Foreign Investors’ Relentless Selling Continues; Pull Out Rs 25,200 Cr from Equity Mkt in May So Far

The relentless promoting of Indian shares by international traders continued, as they pulled out a little bit over Rs 25,200 crore from the Indian fairness market within the first fortnight of this month, on hike in rate of interest globally and issues over rising COVID circumstances. “Headwinds by way of greater crude costs, rising inflation, tightening financial coverage and so forth weigh on indices. Besides these, traders are nervous about progress expectations whereas inflation stays elevated globally. Hence, we imagine FPIs flows are more likely to stay unstable within the near-term,” Shrikant Chouhan, Head – Equity Research (Retail), Kotak Securities, said.

Foreign portfolio investors (FPIs) remained net sellers for seven months to April 2022, withdrawing a massive net amount of over Rs 1.65 lakh crore from equities. Going ahead, FPIs selling will continue in the coming weeks as heat waves in the market and outside will make investors sweat a bit more, Vijay Singhania, chairman, TradeSmart, said, adding that the selling has resulted in FPI’s stake in Indian companies falling to 19.5 per cent, the lowest since March 2019.

After six months of selling spree, FPIs turned net investors in the first week of April due to correction in the markets and invested Rs 7,707 crore in equities. However, after a short breather, once again they turned net sellers during the holiday-shortened April 11-13 week, and the sell-off continued in the succeeding weeks as well.

FPI flows continue to remain negative in the month of May till date and have sold around Rs 25,216 crore during May 2-13, data with depositories showed. RBI in an off-cycle monetary policy review on May 4, hiked the policy repo rate by 40 basis points (bps) with immediate effect and CRR by 50 bps effective May 21. On similar lines, the US Fed also raised rates by 50 bps on May 4, the biggest hike in two decades.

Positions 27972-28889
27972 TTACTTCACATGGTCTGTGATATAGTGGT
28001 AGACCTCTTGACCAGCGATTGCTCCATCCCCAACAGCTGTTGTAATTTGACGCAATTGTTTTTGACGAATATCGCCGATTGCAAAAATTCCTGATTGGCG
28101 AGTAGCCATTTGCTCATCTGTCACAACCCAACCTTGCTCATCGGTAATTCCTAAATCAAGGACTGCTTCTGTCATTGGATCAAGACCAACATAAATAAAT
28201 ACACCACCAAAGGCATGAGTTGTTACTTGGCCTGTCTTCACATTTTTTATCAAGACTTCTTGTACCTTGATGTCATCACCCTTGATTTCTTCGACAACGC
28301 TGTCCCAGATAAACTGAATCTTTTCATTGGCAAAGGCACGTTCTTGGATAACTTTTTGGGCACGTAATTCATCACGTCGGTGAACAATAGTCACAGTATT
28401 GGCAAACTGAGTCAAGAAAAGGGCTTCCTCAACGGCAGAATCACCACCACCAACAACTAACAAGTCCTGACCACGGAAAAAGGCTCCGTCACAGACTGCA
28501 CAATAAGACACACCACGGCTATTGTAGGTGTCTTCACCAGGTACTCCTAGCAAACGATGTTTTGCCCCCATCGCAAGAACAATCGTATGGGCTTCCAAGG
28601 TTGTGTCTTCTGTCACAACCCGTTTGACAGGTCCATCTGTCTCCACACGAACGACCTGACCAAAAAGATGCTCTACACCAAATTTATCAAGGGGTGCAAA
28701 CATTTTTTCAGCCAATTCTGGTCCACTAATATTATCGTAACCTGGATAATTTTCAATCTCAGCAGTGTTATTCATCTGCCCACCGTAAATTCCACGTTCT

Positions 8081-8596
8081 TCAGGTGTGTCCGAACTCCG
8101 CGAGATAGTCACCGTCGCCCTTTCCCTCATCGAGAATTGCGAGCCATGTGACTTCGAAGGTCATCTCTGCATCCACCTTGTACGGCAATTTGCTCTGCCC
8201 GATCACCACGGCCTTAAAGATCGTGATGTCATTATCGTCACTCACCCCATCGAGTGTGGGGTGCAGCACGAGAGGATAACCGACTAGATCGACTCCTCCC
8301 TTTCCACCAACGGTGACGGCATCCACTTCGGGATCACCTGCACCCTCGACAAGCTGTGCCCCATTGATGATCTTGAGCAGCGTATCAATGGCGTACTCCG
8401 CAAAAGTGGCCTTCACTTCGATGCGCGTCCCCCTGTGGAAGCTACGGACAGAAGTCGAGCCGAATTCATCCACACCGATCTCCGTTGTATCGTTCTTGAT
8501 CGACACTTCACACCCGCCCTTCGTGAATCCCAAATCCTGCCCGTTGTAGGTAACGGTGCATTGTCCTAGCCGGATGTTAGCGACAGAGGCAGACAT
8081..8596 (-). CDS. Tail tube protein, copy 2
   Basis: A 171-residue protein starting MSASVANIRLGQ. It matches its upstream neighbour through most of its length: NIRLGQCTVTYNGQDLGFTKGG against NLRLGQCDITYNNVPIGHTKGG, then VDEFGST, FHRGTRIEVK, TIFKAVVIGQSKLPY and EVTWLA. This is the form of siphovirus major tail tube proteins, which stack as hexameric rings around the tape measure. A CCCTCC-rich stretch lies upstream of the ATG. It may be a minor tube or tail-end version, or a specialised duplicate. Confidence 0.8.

Among investors, these developments fanned fears that going ahead, further large rate hikes are likely to come. This triggered a massive sell-off in the Indian equity markets by foreign investors, which continued this week as well, Himanshu Srivastava, Associate Director – Manager Research, Morningstar India, said. “FPIs have been selling in India from November 2021 onwards on valuation concerns. Rupee depreciation is adding to the concerns of FPIs. Dollar appreciation is broadly negative for emerging market equity. And this will continue to be a factor triggering FPI outflows from India,” VK Vijayakumar, Chief Investment Strategist at Geojit Financial Services, mentioned.

Apart from equities, FPIs withdraw a internet quantity of Rs 4,342 crore from the debt market throughout the interval beneath overview. “Indian bonds have change into unattractive as a result of excessive yields because the RBI has been slower in mountain climbing charges in comparison with the US Fed. Once the RBI hikes charges additional this might ease,” Sonam Srivastava, smallcase manager said.

According to Morningstar’s Srivastava, “besides the rate hikes by both the RBI and the US Fed, uncertainty surrounding the Russia-Ukraine war, high domestic inflation numbers, volatile crude prices and weak quarterly results doesn’t paint an incredibly positive picture. The recent rate hikes could also slow the pace of economic growth, which is also a concern.”. Apart from India, different rising markets, together with Taiwan, South Korea and the Philippines, witnessed outflow within the month of May until date.

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